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VIEWER Q&A: What to do about your retirement and savings amid the pandemic

The novel coronavirus pandemic has rocked the U.S. stock market and led to increased unemployment and financial hardships for many Americans.

For those who are age 60 or older, whether they are retired or not, COVID-19’s impact on personal finances can be particularly stressful.

Teresa Ghilarducci, a retirement security expert and professor of economics at The New School for Social Research, joined PBS NewsHour’s William Brangham to answer your questions about personal finance during the pandemic.

Watch the video player above for answers to your questions about retirement plans and finances in the midst of the coronavirus pandemic.

Should I pull money out of my retirement savings?

For many people, it’s very tempting to dip into retirement savings and a 401(k) as daily budgets begin to tighten and for some, jobs were lost amidst the pandemic

Ghilarducci, however, recommends you “leave your retirement savings in place” as much as possible.

For most people, a 401(k) includes stocks and bonds, and since the market is in a downturn, Ghilarducci said pulling out savings now is essentially “selling low.”

“You’re going to take it out in the worst possible market situation,” she said.

In fact, it’s a good time to increase your savings deposits and retirement contributions, if possible, since those investments will give you better returns when the market becomes less volatile.

She also suggested checking your balances with the future in mind.

“Look at your balance, but bring your long-term self to the table,” said Ghilarducci. “Leave your scared, short-term self on the couch.”

Should I keep working, or retire now?

As long as it’s safe, Ghilarducci recommends anyone who can still work, should keep working during this time, as long as they can.

“Keep working, keep collecting your income,” she said.

Waiting as long as possible can make your monthly social security checks bigger as well as give you more opportunity to save money.

Older workers should also ask their employers about keeping up their contribution to their retirement plan, even in these times of financial difficulty.

Ghilarducci said the biggest issue for older Americans isn’t exactly unemployment, it’s the lack of sufficient income and increased healthcare costs.

Should we refinance credit cards and mortgages?

“Every creditor is waiting on that phone call,” Ghilarducci said.

While it’s definitely a good time to consider refinancing interest rates for credit cards and mortgages, there are a couple things to keep in mind.

Refinancing a mortgage might extend your payment time, which means you’re paying more interest, even with a lower rate.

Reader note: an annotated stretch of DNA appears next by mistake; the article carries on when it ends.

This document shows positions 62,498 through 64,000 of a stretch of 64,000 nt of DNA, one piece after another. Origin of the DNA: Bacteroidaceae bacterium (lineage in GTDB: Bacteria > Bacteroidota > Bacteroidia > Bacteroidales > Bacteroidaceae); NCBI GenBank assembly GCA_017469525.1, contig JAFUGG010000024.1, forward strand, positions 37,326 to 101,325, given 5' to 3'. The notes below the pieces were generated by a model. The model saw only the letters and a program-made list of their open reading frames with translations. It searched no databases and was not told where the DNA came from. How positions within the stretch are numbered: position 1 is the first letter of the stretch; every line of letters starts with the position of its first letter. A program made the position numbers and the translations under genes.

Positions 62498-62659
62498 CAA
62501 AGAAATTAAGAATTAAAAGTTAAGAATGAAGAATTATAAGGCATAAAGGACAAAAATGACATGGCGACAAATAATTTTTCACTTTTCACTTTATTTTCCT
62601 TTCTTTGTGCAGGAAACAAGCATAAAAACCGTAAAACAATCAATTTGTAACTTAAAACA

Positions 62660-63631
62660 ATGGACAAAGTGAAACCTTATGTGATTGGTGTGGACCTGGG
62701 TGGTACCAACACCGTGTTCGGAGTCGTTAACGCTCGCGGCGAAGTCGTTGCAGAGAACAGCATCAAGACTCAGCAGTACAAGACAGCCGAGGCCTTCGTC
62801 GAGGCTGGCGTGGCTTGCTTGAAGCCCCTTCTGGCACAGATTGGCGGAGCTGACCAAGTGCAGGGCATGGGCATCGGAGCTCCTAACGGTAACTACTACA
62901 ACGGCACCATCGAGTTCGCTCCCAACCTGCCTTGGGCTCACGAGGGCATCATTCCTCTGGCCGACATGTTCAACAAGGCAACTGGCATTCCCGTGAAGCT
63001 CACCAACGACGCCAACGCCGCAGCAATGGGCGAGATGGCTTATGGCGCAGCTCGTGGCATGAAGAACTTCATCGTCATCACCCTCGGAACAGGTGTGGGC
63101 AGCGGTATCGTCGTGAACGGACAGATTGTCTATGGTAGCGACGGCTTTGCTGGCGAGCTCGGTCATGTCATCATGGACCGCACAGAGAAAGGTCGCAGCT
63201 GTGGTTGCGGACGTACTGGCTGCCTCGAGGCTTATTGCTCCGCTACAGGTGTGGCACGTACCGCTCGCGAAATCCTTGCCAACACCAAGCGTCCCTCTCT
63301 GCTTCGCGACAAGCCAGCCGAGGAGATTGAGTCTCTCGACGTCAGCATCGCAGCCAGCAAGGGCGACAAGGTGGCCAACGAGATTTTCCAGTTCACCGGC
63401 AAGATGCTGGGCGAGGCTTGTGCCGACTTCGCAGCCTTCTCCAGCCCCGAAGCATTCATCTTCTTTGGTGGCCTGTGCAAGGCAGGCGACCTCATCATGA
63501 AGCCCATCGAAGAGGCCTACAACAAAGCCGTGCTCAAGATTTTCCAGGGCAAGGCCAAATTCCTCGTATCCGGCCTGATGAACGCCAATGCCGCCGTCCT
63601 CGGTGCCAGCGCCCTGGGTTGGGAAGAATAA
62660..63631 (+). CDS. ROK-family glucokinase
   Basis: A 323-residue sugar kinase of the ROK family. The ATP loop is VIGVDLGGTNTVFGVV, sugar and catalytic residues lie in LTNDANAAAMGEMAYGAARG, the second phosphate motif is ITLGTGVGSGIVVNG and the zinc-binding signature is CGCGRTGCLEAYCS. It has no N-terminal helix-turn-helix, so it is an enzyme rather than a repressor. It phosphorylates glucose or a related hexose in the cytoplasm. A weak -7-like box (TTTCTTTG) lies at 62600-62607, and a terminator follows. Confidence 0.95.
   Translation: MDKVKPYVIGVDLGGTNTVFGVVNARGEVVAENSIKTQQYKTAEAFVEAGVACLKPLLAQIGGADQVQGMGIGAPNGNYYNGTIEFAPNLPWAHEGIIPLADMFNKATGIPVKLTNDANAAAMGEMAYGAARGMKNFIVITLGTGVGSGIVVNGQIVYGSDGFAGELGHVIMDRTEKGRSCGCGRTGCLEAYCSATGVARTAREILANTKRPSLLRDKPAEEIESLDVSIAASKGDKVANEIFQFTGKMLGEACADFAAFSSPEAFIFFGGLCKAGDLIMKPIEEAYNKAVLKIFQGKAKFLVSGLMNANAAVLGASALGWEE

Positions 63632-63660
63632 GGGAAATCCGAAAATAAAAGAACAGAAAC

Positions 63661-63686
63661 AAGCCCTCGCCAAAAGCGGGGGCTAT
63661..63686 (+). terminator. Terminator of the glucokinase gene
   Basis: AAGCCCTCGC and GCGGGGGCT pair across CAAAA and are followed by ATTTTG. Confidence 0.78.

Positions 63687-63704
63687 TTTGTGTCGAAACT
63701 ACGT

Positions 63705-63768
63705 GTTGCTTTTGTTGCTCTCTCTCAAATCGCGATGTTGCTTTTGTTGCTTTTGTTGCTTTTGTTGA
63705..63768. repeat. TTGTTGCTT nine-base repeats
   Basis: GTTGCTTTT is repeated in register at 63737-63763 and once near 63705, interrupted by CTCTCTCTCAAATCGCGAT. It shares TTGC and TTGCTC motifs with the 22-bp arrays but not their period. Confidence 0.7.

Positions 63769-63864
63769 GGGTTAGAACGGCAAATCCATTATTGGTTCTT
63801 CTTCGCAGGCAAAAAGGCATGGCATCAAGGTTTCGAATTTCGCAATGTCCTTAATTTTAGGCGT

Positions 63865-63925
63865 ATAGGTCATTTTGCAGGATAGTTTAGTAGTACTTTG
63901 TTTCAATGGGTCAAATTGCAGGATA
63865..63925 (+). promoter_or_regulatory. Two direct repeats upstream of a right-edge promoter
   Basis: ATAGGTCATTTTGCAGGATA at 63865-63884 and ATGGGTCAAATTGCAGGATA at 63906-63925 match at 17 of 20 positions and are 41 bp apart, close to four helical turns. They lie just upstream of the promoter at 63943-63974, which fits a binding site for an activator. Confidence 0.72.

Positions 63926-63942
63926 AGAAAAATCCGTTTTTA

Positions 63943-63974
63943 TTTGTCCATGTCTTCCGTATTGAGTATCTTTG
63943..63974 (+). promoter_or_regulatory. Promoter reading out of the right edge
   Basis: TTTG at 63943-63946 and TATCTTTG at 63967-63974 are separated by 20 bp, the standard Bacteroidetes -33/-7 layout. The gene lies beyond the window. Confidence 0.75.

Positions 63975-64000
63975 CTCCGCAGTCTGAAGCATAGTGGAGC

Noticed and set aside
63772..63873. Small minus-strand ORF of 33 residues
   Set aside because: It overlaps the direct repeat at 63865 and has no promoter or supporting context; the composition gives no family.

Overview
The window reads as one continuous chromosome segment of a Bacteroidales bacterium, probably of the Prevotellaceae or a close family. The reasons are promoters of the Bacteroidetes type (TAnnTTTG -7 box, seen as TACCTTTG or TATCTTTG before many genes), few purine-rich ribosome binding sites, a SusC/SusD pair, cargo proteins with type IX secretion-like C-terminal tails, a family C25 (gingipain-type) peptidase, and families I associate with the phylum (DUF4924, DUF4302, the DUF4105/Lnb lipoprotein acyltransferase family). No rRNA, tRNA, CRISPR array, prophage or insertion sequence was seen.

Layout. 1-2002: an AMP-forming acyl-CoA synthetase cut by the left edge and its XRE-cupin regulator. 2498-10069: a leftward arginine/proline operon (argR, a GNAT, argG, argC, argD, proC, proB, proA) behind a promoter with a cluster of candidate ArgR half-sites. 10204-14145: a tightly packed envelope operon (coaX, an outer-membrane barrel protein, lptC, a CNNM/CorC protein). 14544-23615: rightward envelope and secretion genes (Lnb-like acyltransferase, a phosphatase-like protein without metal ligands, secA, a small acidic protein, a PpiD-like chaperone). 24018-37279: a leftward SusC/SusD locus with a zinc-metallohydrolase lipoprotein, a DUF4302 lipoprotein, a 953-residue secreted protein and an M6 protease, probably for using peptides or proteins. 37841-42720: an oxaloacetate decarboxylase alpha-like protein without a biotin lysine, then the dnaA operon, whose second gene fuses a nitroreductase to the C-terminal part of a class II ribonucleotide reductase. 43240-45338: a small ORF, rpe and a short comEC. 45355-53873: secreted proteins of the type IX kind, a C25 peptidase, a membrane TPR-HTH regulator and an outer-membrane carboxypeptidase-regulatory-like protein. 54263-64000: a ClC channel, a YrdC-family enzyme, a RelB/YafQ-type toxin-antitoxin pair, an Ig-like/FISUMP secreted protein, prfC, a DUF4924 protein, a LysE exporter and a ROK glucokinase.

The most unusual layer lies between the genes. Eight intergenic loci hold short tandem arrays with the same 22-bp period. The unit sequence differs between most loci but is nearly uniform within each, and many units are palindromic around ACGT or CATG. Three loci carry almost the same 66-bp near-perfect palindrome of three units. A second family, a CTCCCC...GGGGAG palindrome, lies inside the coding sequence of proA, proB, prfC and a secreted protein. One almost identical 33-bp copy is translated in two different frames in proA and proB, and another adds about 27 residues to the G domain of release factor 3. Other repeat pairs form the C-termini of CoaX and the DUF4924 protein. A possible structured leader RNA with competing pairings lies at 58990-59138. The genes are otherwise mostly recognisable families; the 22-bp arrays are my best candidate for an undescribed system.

Ghilarducci also said it’s a bad idea to defer payments, since that may save some money now, but will increase monthly costs in the future.

She said, unless you like to give money to your bank, it’s best to “just try to ride it out,” especially if you already have a good interest rate.

“Don’t love banks, they don’t love you back,” she said.

Who should I speak to for financial advice?

Financial advice can help guide important life decisions, but Ghilarducci cautions everyone to watch out for consultants who don’t have the right credentials.

Ghilarducci recommends asking a financial planner about their financial motives before taking advice, and to make sure to seek out a certified financial planner, or CFP.

“Do you have a fiduciary standard when you give me advice?” She recommends asking. “If they say no, run.”

What do I do if I don’t have enough retirement savings?

Many Americans have not had the opportunity to set up a retirement investment account or put sufficient money into their savings, leaving them vulnerable when they can no longer work.

According to the Social Security Administration , the average social security payment was $1,429 per month in 2019. Ghilarducci said that’s not going to be enough.

“Most people have very little to nothing in their retirement accounts,” she said. “And that’s a shameful aspect of our failed retirement system.”

She emphasized that, for most people, the state of their retirement savings was caused by things completely out of their control, even though the blame often ends up falling on the individual.

How do we know when the economic downturn bottoms out?

Ghilarducci said the American economy likely has further to fall before the pandemic is tamed and businesses can reopen.

“This economy has a ways to go,” she said.

Ghilarducci predicts the unemployment rate may double in April, and points to the latest figures from Goldman Sachs, which denote a startling decline.

Goldman Sachs “has just doubled their prediction for the decline in GDP, which is 34% for these next couple months, which is what happened in the Great Depression over three years,” she said.

Ghilarducci pointed to the price-earnings ratio, which calculates the value price of an asset over its potential earnings. Currently, the overall stock market P/E ratio remains stable, but the number will likely shrink as the pandemic continues to affect the economy.

Overall, Ghilarducci doesn’t believe we’re yet at the bottom, given expert forecasts.

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